Taking Stock: If you’re anything like me, you’ve totally focused on the negatives and breezed over the positives. Now that you’ve experienced the full turbulence of the negatives, get up and walk the decks. Seriously, go out and take a long walk. It’s a great way to process what’s happened. You’ve been rattled, sure, but I’m willing to bet you’re still afloat. Nothing that can’t be repaired, right?

Now go back and read it all again. This time force yourself to focus on the positives. Repeat them aloud, jot them down, whatever it takes. Just force yourself to see the calm sea ahead. You’ve survived the storm. You will sail again.

Put It in Dry-dock: Now it’s time to step away. Resist the temptation to act impulsively. You need time to find your way from reactive defensiveness—or worse, overreaction—to proactive analysis. Unless there’s something horribly amiss, no matter how you feel about the experience so far, your only interaction with your editor at this point should be a thank-you note with your payment for services rendered. Go do something totally different. For me, the perfect getaway project is woodworking. Paint something. Strip and refinish a dresser. Replant a garden bed. Anything but obsess about your writing. Focusing your attention elsewhere will take the sting out of the critique. Trust me, your subconscious will still be working on analyzing the problems and seeking solutions. How long you will need may vary, but I need at least two weeks.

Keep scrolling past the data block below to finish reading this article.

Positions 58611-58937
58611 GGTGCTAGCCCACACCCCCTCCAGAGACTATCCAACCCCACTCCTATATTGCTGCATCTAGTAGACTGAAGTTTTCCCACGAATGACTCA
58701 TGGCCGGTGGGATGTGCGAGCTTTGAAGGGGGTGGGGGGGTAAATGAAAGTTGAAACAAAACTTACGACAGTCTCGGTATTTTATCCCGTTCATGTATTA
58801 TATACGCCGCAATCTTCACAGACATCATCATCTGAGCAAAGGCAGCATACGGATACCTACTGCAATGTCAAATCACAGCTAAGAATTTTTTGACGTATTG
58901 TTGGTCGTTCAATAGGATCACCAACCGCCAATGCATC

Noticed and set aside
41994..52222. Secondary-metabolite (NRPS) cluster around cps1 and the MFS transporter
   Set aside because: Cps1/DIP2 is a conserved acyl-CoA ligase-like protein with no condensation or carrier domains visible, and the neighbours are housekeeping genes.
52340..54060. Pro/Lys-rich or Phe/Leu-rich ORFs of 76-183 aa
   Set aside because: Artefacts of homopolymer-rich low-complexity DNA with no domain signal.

I know I’m ready to go back when the stinging problems have become no more than straightforward obstacles to be overcome. Since you’re in dry-dock, go through and make the obvious and easy fixes. No major overhaul, just the simple stuff—clunky sentences, grammatical errors, minor inconsistencies, etcetera.